A new biography of the most dangerous demagogue in American history, based on exclusive access to his personal and professional papers, medical and military records, and recently unsealed transcripts of his closed-door Congressional hearings.
Tye’s journalistic chops are on full display here. Most notably, he gained exclusive access to McCarthy’s private papers, housed at Marquette University, the alma mater of his subject. This was a scholarly breakthrough ... a welcome dose of nuance to our understanding of a man who is largely known by the 'ism' that bears his name ... new details abound ... Do any of these revelations fundamentally change how we should think about McCarthy? Probably not. But Tye has produced a compelling and rich biography that will become the new authoritative text on its subject ... a welcome reassessment of McCarthy for the Age of Trump.
Larry Tye gives us the fullest account yet of the crusading junior senator from Wisconsin ... the rigor of his research ensures he goes far beyond the caricature to give us a portrait of nuance and depth ... McCarthy’s personality is important because McCarthyism was not an intellectual project. The senator had no program of ideas, no set of policies he wanted to enact. It was always clear what he was against, but never what he was for, other than Joseph R. McCarthy. And as Demagogue demonstrates, it is not clear that even he knew what his ultimate goal was. It was just more.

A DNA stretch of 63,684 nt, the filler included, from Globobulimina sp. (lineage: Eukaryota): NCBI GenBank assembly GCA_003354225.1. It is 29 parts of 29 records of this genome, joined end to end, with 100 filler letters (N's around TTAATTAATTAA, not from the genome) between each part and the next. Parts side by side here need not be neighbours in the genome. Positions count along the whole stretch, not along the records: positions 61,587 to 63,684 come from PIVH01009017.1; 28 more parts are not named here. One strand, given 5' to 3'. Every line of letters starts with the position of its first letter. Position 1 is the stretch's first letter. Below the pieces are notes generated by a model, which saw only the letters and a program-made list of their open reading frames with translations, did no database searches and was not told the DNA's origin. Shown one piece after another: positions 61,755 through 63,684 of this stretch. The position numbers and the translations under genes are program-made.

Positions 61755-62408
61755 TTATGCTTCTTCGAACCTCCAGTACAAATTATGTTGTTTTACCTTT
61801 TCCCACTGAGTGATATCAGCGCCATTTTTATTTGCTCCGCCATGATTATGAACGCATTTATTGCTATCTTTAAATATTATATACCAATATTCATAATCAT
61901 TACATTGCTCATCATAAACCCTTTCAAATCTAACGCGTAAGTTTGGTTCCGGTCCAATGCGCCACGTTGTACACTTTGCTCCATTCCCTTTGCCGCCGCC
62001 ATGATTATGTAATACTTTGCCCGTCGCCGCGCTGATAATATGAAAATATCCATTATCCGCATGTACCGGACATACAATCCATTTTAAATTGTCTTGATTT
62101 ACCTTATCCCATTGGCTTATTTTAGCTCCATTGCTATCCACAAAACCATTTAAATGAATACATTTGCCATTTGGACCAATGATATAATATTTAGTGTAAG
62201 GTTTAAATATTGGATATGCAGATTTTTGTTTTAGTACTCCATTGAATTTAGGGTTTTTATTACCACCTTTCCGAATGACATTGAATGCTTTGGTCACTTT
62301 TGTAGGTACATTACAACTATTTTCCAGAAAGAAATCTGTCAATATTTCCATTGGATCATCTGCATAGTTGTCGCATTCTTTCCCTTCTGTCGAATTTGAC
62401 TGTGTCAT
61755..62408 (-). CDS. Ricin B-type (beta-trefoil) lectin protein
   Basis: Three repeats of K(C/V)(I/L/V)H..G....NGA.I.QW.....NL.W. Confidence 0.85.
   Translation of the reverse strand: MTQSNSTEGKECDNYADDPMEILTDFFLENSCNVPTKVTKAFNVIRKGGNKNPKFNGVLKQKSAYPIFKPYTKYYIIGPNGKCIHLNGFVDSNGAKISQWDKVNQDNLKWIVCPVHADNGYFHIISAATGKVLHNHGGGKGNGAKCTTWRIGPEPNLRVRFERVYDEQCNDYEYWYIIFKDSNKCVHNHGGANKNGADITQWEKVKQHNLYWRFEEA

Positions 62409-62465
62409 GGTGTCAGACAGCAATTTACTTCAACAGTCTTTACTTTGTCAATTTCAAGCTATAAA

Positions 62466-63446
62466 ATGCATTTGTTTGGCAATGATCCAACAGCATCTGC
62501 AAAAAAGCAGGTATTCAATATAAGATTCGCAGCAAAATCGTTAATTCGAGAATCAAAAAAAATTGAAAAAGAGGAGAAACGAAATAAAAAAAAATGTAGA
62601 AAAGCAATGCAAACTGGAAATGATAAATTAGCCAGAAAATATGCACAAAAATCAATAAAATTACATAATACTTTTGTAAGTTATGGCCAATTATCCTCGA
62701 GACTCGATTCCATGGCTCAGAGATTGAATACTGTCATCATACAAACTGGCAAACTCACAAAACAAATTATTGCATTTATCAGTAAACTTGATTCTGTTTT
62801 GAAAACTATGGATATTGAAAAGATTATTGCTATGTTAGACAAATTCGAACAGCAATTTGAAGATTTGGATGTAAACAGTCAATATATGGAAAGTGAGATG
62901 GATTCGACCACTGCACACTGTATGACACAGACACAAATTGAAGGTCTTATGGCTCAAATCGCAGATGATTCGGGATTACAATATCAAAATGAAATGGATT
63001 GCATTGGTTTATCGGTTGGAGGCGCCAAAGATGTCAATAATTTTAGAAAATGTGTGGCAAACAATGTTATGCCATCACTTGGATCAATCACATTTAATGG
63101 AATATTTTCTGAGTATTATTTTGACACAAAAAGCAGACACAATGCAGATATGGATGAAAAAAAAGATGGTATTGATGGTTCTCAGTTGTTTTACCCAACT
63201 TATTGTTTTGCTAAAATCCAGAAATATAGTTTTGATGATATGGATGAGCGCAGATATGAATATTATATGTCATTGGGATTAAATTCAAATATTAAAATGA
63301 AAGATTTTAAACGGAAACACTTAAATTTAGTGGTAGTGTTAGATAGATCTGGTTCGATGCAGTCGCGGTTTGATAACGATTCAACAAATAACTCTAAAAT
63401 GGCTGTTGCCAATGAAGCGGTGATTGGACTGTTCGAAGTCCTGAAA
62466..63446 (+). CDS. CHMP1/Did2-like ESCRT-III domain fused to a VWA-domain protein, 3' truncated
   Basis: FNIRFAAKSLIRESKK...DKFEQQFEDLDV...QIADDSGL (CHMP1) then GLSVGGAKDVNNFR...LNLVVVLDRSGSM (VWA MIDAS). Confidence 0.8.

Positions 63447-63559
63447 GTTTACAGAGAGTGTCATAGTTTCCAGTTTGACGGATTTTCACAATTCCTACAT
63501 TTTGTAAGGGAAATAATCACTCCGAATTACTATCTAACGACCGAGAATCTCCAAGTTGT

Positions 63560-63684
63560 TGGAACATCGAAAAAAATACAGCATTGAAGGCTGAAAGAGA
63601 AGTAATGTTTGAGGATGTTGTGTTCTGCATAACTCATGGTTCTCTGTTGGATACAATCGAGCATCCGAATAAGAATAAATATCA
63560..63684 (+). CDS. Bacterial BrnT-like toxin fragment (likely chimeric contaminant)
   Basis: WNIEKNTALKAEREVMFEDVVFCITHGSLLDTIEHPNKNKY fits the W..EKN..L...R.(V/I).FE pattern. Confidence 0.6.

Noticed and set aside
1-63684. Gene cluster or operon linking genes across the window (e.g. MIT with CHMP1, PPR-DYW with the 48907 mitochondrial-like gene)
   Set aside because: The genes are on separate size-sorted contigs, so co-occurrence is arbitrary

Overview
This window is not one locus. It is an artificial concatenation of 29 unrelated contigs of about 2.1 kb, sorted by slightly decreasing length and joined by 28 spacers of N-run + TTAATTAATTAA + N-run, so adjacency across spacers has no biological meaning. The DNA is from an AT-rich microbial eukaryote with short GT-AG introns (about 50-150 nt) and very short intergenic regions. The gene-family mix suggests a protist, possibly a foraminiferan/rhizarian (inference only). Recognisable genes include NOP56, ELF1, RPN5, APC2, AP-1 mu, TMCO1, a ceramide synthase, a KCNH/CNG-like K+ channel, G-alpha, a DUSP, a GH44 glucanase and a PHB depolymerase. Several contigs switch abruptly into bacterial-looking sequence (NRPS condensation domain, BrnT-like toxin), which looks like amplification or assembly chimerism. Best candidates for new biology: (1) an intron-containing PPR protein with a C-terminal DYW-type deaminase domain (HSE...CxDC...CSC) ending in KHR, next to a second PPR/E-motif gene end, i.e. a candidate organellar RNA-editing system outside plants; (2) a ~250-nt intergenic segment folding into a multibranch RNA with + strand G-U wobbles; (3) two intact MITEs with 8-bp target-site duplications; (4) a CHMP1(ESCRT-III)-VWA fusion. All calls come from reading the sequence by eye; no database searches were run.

Tye captures 'Low Blow Joe' in all his shambolic ingloriousness. A former Boston Globe reporter and author of a well-regarded Bobby Kennedy biography, Tye is a relentless digger, and he had more access than earlier historians — McCarthy’s family papers and medical records were, for the first time, opened to him, and he was able to mine long secret congressional transcripts. The result is an epic expose that may overwhelm readers with its detail but will leave them shaking their heads over the rise and fall of the greatest demagogue in American history, with the possible exception of the current White House incumbent ... Tye calls President Eisenhower 'enabler in chief' and accuses him of a 'policy of appeasement' against McCarthy. This judgment is too harsh. True, Eisenhower was slow to stand up to the senator from Wisconsin, but as historian David Nichols and others have shown, Eisenhower effectively worked behind the scenes to wreck McCarthy, or perhaps better said, enable him to destroy himself.